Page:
UAMS News Bureau
The Witness Project, a program of the University of Arkansas for Medical Sciences (UAMS) to increase awareness of breast cancer, has been awarded a $30,000 one-year grant from the Avon Foundation Breast Care Fund. It is the sixth year that the program has received Avon Foundation funding.
The Witness Project, sponsored by the UAMS College of Public Health and founded by the Arkansas Cancer Research Center, educates African-American and medically underserved women and refers them to low-cost or free mammograms and clinical breast exams in their communities. Mobile mammography units provide screenings for women living in counties with limited access to certified mammography facilities. The program also assists women with transportation and other unmet needs. Educational programs are presented at churches, civic centers, job sites and during community activities.
During 2006, The Witness Project has reached more than 1,100 women with information about the importance of early detection of breast cancer and has referred almost 450 women for mammograms and clinical breast exams. The Witness Project was featured on CNN in October for its commitment to health care in underserved communities.
Breast cancer is the most common form of cancer in women in the United States and the leading single cause of death overall in women between the ages of 40 and 55. According to the American Cancer Society, there will be about 410 deaths due to breast cancer in Arkansas in 2007.
Nationwide, there is a new diagnosis every three minutes and a death from breast cancer every 14 minutes. While advances have been made in prevention, diagnosis, treatment and cure, early detection still affords the best opportunity for successful treatment. Programs such as The Witness Project help ensure that all women have access to early detection information and options, even poor and medically underserved women.
“We are proud that the Avon Foundation shares our mission and has chosen to support our program. With these funds we will be able to assist more ladies with early detection screenings and provide services in more counties,” said Doris Champ, assistant navigator with The Witness Project.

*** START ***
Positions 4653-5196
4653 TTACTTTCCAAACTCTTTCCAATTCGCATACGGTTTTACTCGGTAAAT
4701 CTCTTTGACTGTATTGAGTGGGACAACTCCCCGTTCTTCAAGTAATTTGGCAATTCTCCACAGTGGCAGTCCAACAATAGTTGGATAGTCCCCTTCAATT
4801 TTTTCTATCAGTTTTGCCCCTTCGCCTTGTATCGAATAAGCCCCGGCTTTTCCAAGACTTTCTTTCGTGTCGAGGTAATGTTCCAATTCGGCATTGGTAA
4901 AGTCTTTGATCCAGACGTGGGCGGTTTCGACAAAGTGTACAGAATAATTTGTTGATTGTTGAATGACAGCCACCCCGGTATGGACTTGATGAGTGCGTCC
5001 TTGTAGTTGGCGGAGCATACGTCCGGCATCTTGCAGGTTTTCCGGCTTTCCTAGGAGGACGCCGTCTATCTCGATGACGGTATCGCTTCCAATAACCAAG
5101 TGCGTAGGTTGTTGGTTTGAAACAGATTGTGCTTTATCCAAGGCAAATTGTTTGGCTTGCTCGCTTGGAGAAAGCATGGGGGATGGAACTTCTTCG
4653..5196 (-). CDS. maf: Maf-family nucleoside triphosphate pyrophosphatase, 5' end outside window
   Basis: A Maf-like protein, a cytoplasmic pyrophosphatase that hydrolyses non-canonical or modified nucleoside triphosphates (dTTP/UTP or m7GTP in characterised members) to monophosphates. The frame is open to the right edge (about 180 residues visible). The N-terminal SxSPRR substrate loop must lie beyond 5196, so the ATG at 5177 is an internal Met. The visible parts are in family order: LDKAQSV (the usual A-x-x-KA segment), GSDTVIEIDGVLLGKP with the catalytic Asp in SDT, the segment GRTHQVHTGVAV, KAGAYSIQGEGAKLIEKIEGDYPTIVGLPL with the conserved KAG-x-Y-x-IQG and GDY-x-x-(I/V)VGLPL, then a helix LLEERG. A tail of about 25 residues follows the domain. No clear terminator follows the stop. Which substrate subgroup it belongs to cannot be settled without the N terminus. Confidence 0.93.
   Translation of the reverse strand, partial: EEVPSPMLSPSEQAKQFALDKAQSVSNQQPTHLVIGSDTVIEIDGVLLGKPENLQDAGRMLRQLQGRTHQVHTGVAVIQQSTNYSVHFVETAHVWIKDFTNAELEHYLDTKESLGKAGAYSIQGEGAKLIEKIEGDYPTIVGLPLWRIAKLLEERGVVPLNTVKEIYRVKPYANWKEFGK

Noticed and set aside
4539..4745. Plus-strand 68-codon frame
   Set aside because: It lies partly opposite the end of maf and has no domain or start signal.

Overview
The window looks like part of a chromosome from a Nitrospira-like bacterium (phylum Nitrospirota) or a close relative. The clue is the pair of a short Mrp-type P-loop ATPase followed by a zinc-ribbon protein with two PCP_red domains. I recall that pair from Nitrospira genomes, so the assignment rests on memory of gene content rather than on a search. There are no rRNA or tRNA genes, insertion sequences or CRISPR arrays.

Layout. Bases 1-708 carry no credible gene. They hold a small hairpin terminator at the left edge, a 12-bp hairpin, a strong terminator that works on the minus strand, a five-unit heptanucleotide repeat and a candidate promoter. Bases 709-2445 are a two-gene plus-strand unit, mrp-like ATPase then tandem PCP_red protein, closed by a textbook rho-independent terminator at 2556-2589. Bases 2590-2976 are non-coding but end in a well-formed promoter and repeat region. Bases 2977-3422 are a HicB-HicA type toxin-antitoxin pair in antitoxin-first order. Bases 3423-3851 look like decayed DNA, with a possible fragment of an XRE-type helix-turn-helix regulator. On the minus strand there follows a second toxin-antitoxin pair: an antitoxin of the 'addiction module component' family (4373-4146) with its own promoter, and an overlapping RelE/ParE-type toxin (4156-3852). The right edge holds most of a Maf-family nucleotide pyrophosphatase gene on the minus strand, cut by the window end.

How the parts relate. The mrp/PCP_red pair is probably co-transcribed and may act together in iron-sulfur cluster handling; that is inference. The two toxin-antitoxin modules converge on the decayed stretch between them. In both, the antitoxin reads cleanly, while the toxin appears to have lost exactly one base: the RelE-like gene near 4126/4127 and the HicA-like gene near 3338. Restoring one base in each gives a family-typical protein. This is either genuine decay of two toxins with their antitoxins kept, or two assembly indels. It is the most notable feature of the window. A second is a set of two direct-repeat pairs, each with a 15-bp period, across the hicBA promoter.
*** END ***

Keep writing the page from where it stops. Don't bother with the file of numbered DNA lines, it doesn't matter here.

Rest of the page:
Since 1993, the Avon Foundation has awarded more than 1,000 grants to community-based breast health programs across the United States. These programs are dedicated to educating underserved women about breast cancer and linking them to early detection screening services.
The Avon Foundation Breast Care Fund is administered by Cicatelli Associates Inc. to support community-based, nonprofit breast health programs across the country. The fund's National Advisory Board selected The Witness Project as one of 122 new grant recipients nationwide in the 2007 cycle of Avon Foundation Breast Care Fund grants. These organizations were chosen based on their ability to effectively reach women, particularly minority, low-income and older women, who are often medically underserved.
For information on The Witness Project, call Charlie Stayton at (800) 275-1183. For information about breast cancer, contact the American Cancer Society at (800) ACS-2345 or www.cancer.org, or the National Cancer Institute at (800) 4-CANCER or www.cancer.gov.
To learn more about the Avon Foundation, call (866) 505-AVON or visit www.avonfoundation.org. The Breast Health Resource Guide is available on the Web site in both English and Spanish. For information or to register or support the Avon Walk for Breast Cancer events, visit www.avonwalk.org or call (800) 510-WALK.
UAMS is the state’s only comprehensive academic health center, with five colleges, a graduate school, a medical center, six centers of excellence and a statewide network of regional centers. UAMS has about 2,430 students and 715 medical residents. It is one of the state’s largest public employers with about 9,400 employees, including nearly 1,000 physicians who provide medical care to patients at UAMS, Arkansas Children’s Hospital, the VA Medical Center and UAMS’ Area Health Education Centers throughout the state. UAMS and its affiliates have an economic impact in Arkansas of $5 billion a year. For more information, visit www.uams.edu.